Things have been a bit strange since the Open Studios in November.  There have been some massive highs, some horrible lows and everything in between.  To cut a long story short I have decided that I am going to bring forward the moving of my studio to Cornwall.  The building plans are no further forward but I don’t want to work in London for various reasons and so I am going to rent a studio on the Roseland until my own studio is ready sometime next summer.

I have agonised over this.  Things have been taking off in London and I didn’t want to lose out just as it was going so well.  However, I have given myself a stiff talking to; pointed out to myself that, if I am any good, I don’t need the big smoke; gone for one of my favourite walks on a fabulous December afternoon and reminded myself that I have a lot to be thankful for.

With somewhere such as this to inspire me why would I not want to hasten my westerly migration!

To paraphrase the words of Paulo Nutini I have the view from my window and a nice warm bed; I have a great place to work and a bucket full of mud; I have some great ideas and a nice warm kiln; but most of all, I’ve got my Roseland!

The Highs and Lows of it all

Oh what a week!  I love Open Studios.  I enjoy all the meetings, I like talking about myself and my work and I love selling but it all seems to take a great toll on my energy levels.  First comes the build up with all the making involved – have I made enough?  Have I made the right things?  Is the quality up to scratch?  Then two days or so before the actual opening I begin to worry about layout  – how much gallery versus how much studio.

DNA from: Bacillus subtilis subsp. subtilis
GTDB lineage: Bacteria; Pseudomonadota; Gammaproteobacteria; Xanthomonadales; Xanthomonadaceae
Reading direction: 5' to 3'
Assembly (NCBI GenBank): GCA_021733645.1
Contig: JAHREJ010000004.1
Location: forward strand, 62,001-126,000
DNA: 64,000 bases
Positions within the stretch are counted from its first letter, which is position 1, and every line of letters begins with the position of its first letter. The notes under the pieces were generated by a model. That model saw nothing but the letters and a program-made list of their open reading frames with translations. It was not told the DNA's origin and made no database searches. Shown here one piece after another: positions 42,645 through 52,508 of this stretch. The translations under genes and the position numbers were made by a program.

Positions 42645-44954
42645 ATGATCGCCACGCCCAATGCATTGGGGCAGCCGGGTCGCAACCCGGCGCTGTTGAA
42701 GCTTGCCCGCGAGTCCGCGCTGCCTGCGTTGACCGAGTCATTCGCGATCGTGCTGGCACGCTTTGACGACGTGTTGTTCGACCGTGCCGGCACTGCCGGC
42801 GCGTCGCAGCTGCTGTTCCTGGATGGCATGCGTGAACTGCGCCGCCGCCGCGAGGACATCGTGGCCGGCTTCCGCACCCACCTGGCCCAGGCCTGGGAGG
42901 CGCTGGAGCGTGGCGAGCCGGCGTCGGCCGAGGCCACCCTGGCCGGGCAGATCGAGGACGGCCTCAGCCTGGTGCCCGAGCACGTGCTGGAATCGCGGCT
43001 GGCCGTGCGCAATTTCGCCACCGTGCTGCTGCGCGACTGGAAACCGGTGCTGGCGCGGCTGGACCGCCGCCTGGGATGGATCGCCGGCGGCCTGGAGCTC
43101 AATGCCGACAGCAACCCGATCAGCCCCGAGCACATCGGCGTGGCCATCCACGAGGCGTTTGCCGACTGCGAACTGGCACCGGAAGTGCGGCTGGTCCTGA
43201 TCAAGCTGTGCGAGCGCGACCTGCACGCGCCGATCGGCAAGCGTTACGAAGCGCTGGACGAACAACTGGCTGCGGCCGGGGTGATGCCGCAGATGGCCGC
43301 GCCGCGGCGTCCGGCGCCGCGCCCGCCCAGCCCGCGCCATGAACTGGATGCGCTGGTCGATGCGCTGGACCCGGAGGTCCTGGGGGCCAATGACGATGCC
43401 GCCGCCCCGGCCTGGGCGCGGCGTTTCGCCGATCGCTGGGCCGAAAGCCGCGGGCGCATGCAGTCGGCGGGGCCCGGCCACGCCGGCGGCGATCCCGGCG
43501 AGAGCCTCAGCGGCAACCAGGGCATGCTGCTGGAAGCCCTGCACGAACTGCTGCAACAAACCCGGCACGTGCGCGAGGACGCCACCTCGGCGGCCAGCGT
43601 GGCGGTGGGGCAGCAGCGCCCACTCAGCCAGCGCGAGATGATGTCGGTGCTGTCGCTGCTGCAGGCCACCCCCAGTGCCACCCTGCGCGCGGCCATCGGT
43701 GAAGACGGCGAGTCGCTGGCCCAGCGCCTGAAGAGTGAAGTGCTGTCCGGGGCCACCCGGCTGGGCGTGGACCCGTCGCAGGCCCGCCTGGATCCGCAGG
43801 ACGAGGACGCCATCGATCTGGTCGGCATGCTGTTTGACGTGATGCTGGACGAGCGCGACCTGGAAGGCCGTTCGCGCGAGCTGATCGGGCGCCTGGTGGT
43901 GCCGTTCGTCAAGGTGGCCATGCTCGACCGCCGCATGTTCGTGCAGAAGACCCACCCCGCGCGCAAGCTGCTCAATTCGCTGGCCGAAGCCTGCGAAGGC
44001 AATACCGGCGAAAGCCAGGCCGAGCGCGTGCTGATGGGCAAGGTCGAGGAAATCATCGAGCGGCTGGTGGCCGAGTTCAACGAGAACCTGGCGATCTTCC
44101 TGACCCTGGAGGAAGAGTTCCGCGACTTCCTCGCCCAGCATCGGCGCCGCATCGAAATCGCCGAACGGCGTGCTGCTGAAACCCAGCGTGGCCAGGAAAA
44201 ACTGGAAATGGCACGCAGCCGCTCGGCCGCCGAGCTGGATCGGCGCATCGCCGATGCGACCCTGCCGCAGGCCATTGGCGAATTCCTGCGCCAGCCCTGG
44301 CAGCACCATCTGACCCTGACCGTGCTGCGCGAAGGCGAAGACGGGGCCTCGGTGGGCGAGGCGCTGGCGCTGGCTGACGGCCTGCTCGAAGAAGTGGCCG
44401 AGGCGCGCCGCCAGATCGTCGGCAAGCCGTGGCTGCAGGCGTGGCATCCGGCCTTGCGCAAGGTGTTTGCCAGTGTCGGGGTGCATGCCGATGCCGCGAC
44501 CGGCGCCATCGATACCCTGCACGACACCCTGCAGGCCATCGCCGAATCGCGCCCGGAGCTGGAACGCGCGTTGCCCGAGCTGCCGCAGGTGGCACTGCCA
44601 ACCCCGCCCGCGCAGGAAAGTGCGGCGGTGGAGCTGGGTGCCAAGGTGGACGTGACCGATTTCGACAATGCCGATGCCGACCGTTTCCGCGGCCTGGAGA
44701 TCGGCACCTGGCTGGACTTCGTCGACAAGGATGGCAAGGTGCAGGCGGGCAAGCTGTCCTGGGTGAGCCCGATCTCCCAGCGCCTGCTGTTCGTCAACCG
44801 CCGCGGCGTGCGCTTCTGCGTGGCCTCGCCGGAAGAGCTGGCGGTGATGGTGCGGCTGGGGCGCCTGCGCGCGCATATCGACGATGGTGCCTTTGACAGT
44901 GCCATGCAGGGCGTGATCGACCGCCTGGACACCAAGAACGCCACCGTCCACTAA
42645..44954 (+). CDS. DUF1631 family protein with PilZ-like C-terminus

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Gallery or studio?

People like the idea that this is where I work and yet they also seem to like a well presented gallery space and so getting the balance right is quite difficult.  Then comes the event itself – 4 days of talking to whoever comes in.  What do they want to know?  How much do they want to engage and how much do they want to be left to look and think.  I don’t find this at all easy.

 

This time I decided that I would make a piece throughout the show and yet this is also fraught with difficulties –

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I am always covered by mud!

I am permanently covered in mud when I make and this is not always a good look when trying to engage with a gallery owner.  Not to mention the mess that it makes all over my phone as I try and keep up with Instagram and facebook and use my phone for my credit card sales.

 

The aftermath of the show often heralds the most almighty emotional crash.  I am exhausted and the room is a mess; there is half a packet of pop-corn and some stale wine lying in the corner but nothing nourishing to eat and I have lived on hastily shovelled pasts salads for 4 days. I am elated by the sales and possible openings but drained by the prospect of getting it all back to normal and beginning to make once more.  I am unsure what the future holds and which opportunities to chase and how hard to chase them.

Probably the most useful thing to do with the few days after the show would be to take 3 full duvet days but I am not very good at that and so I was in bright and early on the Monday morning trying to get back to normal.  It was mighty quiet I have to say!